As a Dutch artist, I have been living and working in Asia for over 9 years. After spending the first 5 years in Saigon (Vietnam), I decided to move to Bali, the Island of the Gods, with my 2 daughters, then 8 and 5 years old.
I arrived here, a recent single parent, with 2 suitcases, 2 kids, and my ‘holy’ Jura coffee wondering if I had made the right decision. What I knew for sure is that I was in for an adventure, choosing extraordinary over predictable, and that this choice was likely to be a catalyst to help me live my life at its full potential.
From day one, Bali treated us well and we quickly adapted to the rhythms of this beautiful place. It felt like home to such an extent that I decided to buy an old farmers-rice-field where I could build a house – a beautiful villa surrounded by nature with my very own creative studio facing the back garden.
And here we are today, almost 9 years later, my daughters and I plus 2 ducks, 2 rabbits, 2 chickens, 3 cats, and a Bali dog named Charlie, happy and feeling very much at home.
Living on this island taught me many things which helped me to be who I am today. Or should I say, it helped me be me again, supporting me in the process of rediscovering what was there all along, I just needed guidance in remembering.
Bali has a gentle way of nudging you with insights that help you get closer to the core of your being. It teaches you to ‘listen’ carefully as her whispers are often subtle. She suggests several mindful practices originating from the locals’ culture of offerings and ceremonies, including the yearly Nyepi celebration where we stay inside our homes for 24hrs in silence in the hope that the bad spirits will think everybody has left the island and therefore urging them to leave as well. These mindfulness rituals, including the regular energy purification Balinese people do at their temples, taught me to pay attention to what I feel inside and to listen to even the faintest of whispers. It also taught me that our body is sacred and very powerful, and that it tells you what you need know to stay healthy and balanced. It also made me see that there are greater forces surrounding us than those seen by our human eyes, and that we can ask for help and guidance simply by connecting to our inner world.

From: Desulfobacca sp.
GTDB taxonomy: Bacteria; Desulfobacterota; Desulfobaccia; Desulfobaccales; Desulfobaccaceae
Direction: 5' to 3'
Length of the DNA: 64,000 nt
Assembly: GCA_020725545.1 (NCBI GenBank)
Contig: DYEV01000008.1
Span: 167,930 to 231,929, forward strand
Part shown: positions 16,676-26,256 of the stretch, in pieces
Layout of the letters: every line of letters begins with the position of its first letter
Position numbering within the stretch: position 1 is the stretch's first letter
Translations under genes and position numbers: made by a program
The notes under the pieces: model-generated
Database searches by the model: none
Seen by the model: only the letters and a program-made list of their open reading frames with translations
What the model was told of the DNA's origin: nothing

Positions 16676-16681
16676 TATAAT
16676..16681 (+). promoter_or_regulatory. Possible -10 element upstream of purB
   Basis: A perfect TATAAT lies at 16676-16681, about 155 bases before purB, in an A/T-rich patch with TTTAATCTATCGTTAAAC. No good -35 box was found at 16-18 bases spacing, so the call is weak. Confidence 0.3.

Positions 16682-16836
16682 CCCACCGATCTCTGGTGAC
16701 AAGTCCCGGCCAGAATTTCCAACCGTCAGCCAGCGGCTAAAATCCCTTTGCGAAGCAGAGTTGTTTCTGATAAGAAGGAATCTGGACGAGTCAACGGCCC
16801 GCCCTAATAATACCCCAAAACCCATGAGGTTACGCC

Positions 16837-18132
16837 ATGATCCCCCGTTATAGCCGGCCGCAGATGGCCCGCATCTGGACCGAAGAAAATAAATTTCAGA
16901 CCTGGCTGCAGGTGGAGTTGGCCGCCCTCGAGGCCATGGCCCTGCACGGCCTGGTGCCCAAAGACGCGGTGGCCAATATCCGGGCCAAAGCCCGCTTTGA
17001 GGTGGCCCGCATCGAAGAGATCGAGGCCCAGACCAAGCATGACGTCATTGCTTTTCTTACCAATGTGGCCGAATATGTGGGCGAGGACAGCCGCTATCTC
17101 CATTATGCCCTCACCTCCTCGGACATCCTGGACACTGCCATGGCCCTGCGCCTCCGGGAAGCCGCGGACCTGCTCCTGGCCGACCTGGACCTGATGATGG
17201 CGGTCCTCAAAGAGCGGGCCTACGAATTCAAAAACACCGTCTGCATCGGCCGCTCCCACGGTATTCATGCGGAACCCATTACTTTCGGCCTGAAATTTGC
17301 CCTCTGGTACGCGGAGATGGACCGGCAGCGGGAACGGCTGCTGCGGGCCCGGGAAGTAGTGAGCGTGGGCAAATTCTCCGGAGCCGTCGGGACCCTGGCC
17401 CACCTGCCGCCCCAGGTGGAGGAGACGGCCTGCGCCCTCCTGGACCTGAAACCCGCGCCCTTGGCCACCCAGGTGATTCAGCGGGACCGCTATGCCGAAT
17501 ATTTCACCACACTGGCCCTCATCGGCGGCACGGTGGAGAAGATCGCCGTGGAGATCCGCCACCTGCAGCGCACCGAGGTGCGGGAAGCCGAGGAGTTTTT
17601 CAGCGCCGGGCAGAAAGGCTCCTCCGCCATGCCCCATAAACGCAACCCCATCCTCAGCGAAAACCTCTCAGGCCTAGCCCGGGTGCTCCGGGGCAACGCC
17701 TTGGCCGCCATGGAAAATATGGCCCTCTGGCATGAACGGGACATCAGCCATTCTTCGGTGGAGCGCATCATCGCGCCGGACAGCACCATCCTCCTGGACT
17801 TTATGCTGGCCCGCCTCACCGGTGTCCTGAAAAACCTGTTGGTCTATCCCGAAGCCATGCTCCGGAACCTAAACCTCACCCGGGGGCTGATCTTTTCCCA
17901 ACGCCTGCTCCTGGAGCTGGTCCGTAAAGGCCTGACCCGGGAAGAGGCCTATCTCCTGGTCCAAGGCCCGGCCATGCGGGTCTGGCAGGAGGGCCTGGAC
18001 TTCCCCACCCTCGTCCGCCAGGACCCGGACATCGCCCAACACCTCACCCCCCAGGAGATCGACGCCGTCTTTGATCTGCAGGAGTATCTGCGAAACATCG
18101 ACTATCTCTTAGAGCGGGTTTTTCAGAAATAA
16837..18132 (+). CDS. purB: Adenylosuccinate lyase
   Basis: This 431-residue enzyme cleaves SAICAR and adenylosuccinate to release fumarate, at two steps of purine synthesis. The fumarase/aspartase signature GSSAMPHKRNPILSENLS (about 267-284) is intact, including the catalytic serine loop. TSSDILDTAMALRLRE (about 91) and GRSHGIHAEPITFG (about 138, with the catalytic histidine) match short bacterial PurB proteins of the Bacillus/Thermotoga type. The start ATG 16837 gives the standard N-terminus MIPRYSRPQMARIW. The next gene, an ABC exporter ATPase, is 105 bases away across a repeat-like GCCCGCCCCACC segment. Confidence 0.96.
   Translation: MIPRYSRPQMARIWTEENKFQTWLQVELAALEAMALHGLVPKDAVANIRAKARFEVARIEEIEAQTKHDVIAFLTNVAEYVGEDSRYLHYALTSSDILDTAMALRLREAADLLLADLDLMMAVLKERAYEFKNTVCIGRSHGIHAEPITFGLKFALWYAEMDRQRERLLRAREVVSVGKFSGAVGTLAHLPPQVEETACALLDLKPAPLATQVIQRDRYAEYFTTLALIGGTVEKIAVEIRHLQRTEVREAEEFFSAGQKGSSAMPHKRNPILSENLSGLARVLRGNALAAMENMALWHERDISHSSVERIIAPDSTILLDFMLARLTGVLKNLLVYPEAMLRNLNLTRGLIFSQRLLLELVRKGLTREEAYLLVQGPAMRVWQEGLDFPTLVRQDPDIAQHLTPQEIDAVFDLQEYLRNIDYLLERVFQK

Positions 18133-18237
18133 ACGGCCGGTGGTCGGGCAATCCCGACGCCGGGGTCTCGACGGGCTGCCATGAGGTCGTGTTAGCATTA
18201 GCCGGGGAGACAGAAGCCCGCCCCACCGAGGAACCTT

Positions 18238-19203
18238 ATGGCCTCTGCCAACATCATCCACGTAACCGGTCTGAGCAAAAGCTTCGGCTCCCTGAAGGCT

The Balinese people taught me to go with the flow, that it is important to have time for a chat or a smile, and that doing ‘nothing’ is a beautiful opportunity to practice mindfulness. They follow the cycles of the moon and consult the calendar to decide when the energy is good for whatever activity they are planning. They do not attempt to control nature, instead, they believe they are part of it. They follow and use the flow that is there. They adjust their agenda to the lifeforces that run through them instead of the other way around. An interesting perspective, or I would even dare to say an interesting ‘truth’.
I now realize that raising my two daughters on an island such as Bali has shaped them into children of the world, where they do not belong to a specific religion, but to the Universe, speaking a universal language. They do not relate to one culture as they are surrounded by many, through the diversity that characterizes Bali. Living here helped them to remain true to who they truly are, and be the very best version they can be -a version most of us adults spend a lifetime searching for.
Thank you, Nyoman, Made, Wayan & Ketut for raising my kids as your own.
Thank you Bali, for finding me.